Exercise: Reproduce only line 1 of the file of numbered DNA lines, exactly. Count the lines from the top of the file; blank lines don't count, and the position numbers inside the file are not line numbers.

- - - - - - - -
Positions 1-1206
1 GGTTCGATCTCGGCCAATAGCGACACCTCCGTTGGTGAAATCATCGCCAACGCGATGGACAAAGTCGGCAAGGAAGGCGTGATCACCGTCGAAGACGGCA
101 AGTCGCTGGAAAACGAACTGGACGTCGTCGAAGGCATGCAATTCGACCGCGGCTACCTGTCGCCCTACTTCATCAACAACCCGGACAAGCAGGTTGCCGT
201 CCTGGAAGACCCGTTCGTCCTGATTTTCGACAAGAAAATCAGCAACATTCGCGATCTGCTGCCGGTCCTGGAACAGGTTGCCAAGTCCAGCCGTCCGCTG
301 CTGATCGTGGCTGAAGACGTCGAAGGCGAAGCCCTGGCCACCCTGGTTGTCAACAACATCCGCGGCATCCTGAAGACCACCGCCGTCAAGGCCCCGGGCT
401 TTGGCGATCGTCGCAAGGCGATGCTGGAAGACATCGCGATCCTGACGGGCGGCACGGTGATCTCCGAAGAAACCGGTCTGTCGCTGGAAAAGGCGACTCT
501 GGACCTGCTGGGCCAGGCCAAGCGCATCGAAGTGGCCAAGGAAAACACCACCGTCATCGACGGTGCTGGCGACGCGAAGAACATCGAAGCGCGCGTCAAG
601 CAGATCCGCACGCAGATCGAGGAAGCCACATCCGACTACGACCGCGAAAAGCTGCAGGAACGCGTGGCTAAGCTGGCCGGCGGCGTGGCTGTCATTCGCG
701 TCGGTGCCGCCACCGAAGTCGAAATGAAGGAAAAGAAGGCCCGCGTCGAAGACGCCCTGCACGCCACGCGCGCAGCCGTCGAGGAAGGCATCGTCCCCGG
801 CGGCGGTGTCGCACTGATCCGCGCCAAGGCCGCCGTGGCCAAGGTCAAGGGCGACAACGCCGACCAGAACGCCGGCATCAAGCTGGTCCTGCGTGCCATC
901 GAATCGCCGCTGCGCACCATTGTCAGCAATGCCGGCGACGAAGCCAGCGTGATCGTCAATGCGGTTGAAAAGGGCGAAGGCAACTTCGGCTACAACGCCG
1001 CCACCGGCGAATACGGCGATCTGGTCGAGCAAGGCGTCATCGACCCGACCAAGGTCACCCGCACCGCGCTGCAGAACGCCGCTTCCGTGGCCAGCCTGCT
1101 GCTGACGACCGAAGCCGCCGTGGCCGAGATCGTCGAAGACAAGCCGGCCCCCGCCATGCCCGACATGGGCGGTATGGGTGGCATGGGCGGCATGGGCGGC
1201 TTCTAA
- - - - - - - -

Positions 1-1206